Mitochondria are found in nearly all eukaryotic cells, including
those of plants, animals, fungi, and most unicellular
eukaryotes. Some cells have a single large mitochondrion, but more often a cell has hundreds or even thousands of
mitochondria; the number correlates with the cell’s level of
metabolic activity. For example, cells that move or contract
have proportionally more mitochondria per volume than
less active cells.
Each of the two membranes enclosing the mitochondrion
is a phospholipid bilayer with a unique collection of
embedded proteins. The outer membrane
is smooth, but the inner membrane is convoluted, with
infoldings called cristae. The inner membrane divides the
mitochondrion into two internal compartments. The first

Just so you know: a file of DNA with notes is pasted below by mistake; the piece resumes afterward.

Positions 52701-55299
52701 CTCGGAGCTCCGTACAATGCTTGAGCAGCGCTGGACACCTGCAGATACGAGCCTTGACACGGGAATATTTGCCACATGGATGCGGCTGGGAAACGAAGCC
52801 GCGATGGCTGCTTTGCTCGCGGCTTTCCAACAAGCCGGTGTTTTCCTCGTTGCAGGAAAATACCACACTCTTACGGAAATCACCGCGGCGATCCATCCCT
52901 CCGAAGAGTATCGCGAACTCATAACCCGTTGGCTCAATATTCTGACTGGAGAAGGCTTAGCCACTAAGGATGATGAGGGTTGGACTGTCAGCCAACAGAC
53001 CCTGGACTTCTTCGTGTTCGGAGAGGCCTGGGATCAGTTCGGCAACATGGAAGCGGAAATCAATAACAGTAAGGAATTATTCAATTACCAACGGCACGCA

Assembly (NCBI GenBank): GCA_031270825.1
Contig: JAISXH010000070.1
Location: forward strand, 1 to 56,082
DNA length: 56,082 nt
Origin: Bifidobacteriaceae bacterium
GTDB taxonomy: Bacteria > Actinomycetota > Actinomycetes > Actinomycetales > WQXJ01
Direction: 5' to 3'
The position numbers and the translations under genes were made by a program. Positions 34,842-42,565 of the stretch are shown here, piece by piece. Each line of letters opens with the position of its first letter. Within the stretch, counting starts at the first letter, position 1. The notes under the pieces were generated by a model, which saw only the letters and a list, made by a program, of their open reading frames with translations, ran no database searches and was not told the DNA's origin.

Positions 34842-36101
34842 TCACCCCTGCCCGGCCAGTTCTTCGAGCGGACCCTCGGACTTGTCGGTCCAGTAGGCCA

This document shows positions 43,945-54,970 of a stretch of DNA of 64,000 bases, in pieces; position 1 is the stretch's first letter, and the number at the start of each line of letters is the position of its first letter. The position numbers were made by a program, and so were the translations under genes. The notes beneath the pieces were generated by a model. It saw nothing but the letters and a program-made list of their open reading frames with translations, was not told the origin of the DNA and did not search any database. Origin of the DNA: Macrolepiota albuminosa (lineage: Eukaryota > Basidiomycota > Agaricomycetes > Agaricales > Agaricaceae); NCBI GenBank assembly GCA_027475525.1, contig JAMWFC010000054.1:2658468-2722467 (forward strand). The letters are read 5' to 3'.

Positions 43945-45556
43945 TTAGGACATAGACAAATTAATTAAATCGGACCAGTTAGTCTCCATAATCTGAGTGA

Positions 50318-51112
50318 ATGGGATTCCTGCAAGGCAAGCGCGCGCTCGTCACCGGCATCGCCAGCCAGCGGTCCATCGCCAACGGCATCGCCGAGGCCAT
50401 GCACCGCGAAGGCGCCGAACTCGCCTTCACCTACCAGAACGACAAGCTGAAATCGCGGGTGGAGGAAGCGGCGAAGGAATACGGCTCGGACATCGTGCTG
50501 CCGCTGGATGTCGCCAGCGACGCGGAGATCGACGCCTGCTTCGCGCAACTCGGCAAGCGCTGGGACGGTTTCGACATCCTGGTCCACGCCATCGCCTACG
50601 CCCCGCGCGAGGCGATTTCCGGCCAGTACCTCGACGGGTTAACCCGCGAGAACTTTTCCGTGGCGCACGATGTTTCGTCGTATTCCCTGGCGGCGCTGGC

is the intermembrane space, the narrow region between the
inner and outer membranes. The second compartment, the
mitochondrial matrix, is enclosed by the inner membrane.
The matrix contains many different enzymes as well as the
mitochondrial DNA and ribosomes. Enzymes in the matrix
catalyze some of the steps of cellular respiration. Other proteins
that function in respiration, including the enzyme that
makes ATP, are built into the inner membrane. As highly
folded surfaces, the cristae give the inner mitochondrial
membrane a large surface area, thus enhancing the productivity
of cellular respiration.